George and Lennie never achieve their dream, but the dream holds their remarkable friendship together.Their dream is real because it’s real in their imaginations.Of Mice and Men is the story of George Milton and Lennie Small, two itinerant farm workers in Depression-era California.
George and Lennie never achieve their dream, but the dream holds their remarkable friendship together.Their dream is real because it’s real in their imaginations.Of Mice and Men is the story of George Milton and Lennie Small, two itinerant farm workers in Depression-era California.Tags: Research Paper Title Page SampleGeography Dissertation TitlesTrouble Starting My EssayThesis On Environmental DegradationMaths Homework Ks1Stern 2009 EssaysBiochemistry Homework Help
Crooks, bitter as he is, allows himself the pleasant fantasy of hoeing a patch of garden on Lennie’s farm one day, and Candy latches on desperately to George’s vision of owning a couple of acres.
Before the action of the story begins, circumstances have robbed most of the characters of these wishes.
The American Dream The American Dream is written into the Declaration of Independence: “life, liberty, and the pursuit of happiness.” Lennie and George’s dream of owning a farm and living off the “fatta the lan” symbolizes this dream.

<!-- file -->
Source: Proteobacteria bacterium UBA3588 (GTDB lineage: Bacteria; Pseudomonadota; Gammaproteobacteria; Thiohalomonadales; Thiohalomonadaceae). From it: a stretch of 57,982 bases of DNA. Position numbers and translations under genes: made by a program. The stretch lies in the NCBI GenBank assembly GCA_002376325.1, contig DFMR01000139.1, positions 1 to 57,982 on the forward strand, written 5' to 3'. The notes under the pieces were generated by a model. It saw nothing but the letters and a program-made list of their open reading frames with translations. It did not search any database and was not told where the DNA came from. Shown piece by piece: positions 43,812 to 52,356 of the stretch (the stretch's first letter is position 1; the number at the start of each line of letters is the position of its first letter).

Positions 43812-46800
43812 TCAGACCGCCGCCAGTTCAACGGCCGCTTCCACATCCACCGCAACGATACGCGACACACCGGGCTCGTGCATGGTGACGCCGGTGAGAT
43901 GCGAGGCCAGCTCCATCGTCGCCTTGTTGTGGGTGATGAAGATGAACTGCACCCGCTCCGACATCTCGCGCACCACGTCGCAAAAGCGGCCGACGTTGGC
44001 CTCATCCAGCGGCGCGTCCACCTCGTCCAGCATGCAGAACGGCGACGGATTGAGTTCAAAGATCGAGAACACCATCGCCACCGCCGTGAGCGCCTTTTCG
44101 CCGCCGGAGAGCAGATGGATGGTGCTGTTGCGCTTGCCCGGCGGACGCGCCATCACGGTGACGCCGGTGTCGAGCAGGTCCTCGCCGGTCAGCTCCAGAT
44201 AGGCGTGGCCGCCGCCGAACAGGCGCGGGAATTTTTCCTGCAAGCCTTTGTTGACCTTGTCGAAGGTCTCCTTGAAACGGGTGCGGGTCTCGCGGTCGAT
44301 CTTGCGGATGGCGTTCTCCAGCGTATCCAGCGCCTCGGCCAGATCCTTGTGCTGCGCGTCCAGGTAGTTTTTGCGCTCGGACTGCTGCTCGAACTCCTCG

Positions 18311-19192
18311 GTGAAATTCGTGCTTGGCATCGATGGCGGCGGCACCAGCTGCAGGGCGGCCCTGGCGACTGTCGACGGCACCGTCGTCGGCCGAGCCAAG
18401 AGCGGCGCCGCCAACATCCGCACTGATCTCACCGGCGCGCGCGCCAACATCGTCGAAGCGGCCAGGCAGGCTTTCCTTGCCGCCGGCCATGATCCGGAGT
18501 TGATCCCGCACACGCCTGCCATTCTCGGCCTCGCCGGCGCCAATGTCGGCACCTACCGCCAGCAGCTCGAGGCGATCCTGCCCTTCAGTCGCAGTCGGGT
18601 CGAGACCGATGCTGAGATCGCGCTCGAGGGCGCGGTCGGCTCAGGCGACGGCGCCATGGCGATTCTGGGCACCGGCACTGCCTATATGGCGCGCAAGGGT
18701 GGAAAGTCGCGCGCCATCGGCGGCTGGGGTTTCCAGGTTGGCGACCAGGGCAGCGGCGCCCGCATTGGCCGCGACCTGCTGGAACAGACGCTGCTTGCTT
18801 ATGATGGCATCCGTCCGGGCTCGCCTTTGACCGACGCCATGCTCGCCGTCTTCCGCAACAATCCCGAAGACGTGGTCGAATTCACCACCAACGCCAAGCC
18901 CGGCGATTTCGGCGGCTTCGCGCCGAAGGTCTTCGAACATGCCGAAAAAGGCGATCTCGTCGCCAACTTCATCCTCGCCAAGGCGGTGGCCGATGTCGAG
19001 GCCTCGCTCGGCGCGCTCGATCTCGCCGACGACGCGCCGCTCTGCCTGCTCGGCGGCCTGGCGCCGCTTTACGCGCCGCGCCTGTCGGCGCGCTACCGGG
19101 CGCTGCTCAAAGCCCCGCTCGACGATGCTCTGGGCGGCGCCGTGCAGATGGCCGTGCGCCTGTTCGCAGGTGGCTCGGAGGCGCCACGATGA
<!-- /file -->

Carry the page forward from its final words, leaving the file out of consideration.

Of Mice and Man shows that for poor migrant workers during the Depression, the American Dream became an illusion and a trap.
Lennie has mental issues, which are very clear throughout the story, and him killing her was a mistake of his mental health problems and his overwhelming strength.
He did not mean to kill Curly's wife, he simply wanted to touch her hair longer, the same as what happened in Weed with the woman's dress; although in this instance, George was not there to stop Lennie from doing what he did, and the results are what you have already read.
They worked hard, but everything that they did always benefited others.
While they received pay and lodging for their labor, they never had a place to call their own.
The dream keeps Lennie happy and stops George from becoming “mean” and lonely like most ranch hands.
The dream gives them life, even if life never allows them to achieve their dreams The Elusive American Dream George and Lennie's desire to have a piece of property that is all their own and to "live off the fatta the lan'" is a recurring motif in the story (13).